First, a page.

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Thyroid Disorders Community
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Avatar universal

Underactive Thyroid Gland

My readings go up and down and so too does my medication. I don't understand this.  Should I used the dame lab each time?

The doctor only seems to give me TSH and 4 bloodwork.

Here are my TSH results since 2011:

Aug 14.4
Sep 0.81
Feb .03
Mar .02

Doc has me on 112 now but in the past I've been on 100, 112, 125, 137. My T4 reading in Aug 2012 was 11.7 (okay).

It just seems backwards to me to have an Underactive Thyroid and then the doctor lowers the medication?

This is for starters. I've had a long history of thyroid disease but in my 20's and 30's it was very overactive.  Since my 40's I've had an Underactive Thyroid.

Can some of you please shed some light on this condition and tell me what foods will help/hurt, what medications hurt (lithium?).  I've done some research but some info seems contradictory.  My doctor doesn't seem to think there are any food issues.

Thanks, Christina
P.S. I've gained over 30+ lbs since going underative.  I can't seem to take it off no matter how hard I try and I'm frustrated.
15 Responses
649848 tn?1534637300
COMMUNITY LEADER
Your doctor is relying way too much on TSH as a diagnostic/treatment tool.  Thyroid can be confusing, but TSH works opposite of what you think it should.  In a perfect world, when TSH goes up, thyroid levels are down and when TSH goes down, thyroid levels are up.  Your doctor is assuming that because your TSH is very low, that your thyroid hormone levels are either high, or normal.  

Unfortunately, doctors who do this tend to keep their patients ill for a very long time.  

Do you know if that T4 in Aug 2011 (?) was Free or Total?  They aren't the same.  If the lab report only says T4 and doesn't indicate Free or FT4, etc, then it's for total, which is considered obsolete and of little value.

You need to be tested for Free T3 and Free T4, which are the actual thyroid hormones that are available for use (FT3) or conversion (FT4).  

Do you know if you have an autoimmune thyroid disease?  That would be either Hashimoto's Thyroiditis, which is generally associated with hypothyroidism or Graves Disease, which is most often associated with hyperthyroidism.   Hashimoto's is often characterized by periods of overactive thyroid in the beginning stages, then as the thyroid is destroyed the thyroid becomes underactive.  If you haven't been tested for antibodies, you should request to have those done.  Tests needed would be Thyroid Peroxidase Antibodies (TPOab) and Thyroglobulin Antibodies (TGab) for Hashimoto's and Thyroid Stimulating Immunoglobulins (TSI) for Graves Disease.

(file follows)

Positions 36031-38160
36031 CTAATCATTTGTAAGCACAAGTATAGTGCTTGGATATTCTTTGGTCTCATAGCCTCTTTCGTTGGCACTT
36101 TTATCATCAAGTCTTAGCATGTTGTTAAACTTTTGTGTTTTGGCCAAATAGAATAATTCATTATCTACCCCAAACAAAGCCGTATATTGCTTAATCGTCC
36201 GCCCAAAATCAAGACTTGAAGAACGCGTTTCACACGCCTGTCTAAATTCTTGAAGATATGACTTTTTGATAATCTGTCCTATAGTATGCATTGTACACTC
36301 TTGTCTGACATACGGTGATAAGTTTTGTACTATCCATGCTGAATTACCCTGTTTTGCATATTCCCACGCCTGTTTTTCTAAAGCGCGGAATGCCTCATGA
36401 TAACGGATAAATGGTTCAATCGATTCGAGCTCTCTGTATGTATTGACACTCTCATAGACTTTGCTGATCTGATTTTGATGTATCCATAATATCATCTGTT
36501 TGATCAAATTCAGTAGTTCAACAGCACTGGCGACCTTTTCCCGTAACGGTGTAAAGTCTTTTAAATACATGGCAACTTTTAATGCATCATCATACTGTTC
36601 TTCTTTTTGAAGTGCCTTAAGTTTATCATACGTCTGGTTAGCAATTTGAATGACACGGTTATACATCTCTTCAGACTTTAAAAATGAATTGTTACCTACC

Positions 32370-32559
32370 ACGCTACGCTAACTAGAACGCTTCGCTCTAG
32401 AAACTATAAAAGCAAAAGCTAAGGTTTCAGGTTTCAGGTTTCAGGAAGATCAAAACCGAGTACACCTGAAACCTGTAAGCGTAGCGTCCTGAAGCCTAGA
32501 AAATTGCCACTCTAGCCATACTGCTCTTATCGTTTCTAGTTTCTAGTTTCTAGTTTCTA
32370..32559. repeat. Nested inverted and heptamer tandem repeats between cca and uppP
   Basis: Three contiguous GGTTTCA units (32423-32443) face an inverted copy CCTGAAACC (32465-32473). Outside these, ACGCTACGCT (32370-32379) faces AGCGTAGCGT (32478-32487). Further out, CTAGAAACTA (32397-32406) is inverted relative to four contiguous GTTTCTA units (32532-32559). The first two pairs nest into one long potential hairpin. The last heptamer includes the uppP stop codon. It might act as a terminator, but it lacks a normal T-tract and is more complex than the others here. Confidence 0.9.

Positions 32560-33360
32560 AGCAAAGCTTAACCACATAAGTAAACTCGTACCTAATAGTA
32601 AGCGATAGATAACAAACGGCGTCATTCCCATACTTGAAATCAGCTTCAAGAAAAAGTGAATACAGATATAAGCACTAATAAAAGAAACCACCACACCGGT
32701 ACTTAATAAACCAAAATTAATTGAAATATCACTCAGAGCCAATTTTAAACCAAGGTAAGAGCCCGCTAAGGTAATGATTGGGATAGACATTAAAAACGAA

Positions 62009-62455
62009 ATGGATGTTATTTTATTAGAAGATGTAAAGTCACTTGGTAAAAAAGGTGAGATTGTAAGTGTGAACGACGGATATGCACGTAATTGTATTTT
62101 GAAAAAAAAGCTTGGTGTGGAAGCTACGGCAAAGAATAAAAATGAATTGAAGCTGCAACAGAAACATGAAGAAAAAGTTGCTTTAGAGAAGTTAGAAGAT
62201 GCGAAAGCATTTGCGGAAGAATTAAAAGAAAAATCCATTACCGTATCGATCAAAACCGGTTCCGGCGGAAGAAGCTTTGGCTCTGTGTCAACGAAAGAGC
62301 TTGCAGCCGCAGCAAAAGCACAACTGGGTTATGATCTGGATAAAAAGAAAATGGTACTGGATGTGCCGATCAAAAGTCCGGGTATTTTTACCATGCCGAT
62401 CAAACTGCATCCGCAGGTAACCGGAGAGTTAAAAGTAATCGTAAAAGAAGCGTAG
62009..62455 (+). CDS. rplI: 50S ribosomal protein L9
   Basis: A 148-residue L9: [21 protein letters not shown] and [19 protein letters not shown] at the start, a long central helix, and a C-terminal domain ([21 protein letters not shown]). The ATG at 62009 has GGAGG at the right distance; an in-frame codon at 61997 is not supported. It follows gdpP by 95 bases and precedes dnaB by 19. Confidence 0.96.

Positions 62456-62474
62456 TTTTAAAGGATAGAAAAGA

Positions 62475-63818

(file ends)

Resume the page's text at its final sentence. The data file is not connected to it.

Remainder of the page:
Weight gain is common when hypo, because FT3 is instrumental in controlling metabolism.  Once thyroid hormone levels are adequate, many people find that they are able to lose excess weight, though some of us have to really work at it.  

There are other conditions, such as insulin resistance and/or PCOS that cause excessive weight gain/inability to lose, as well, so should also be ruled out, if still unable to lose after thyroid levels are optimal.



Avatar universal
I agree with what Barb has said.  I can't tell you how important it is to have FREE T3 and FREE T4 tested every time you have blood work.  TSH can be very unreliable, since once on meds, TSH often goes down close to zero.

Goitrogens (you can google a list), when eaten raw can cause thyroid inflammation.

Lithium can decrease thyroid hormone production and cause hypothyroidism.  It is also associated with weight gain.  

As Barb said, TSH is the opposite of what you'd think...when it's high, your thyroid function is low and vice versa.  "It just seems backwards to me to have an Underactive Thyroid and then the doctor lowers the medication?"  If you take too much medication, you can become hyperthyroid, so your doctor has to be sure that your thyroid hormones are kept in balance and you are neither hypo nor hyper.

Can you tell us a little bit more about the contradictory information you've found?  Perhaps we can help shed some light on it.  
Avatar universal
The list I found on goitrogens said nothing about cooking.  It simply said avoid them.  I did find some patients say you could eat them if you cooked them.  Also one web site said you could cook the cabbage family foods, etc (goitrogens).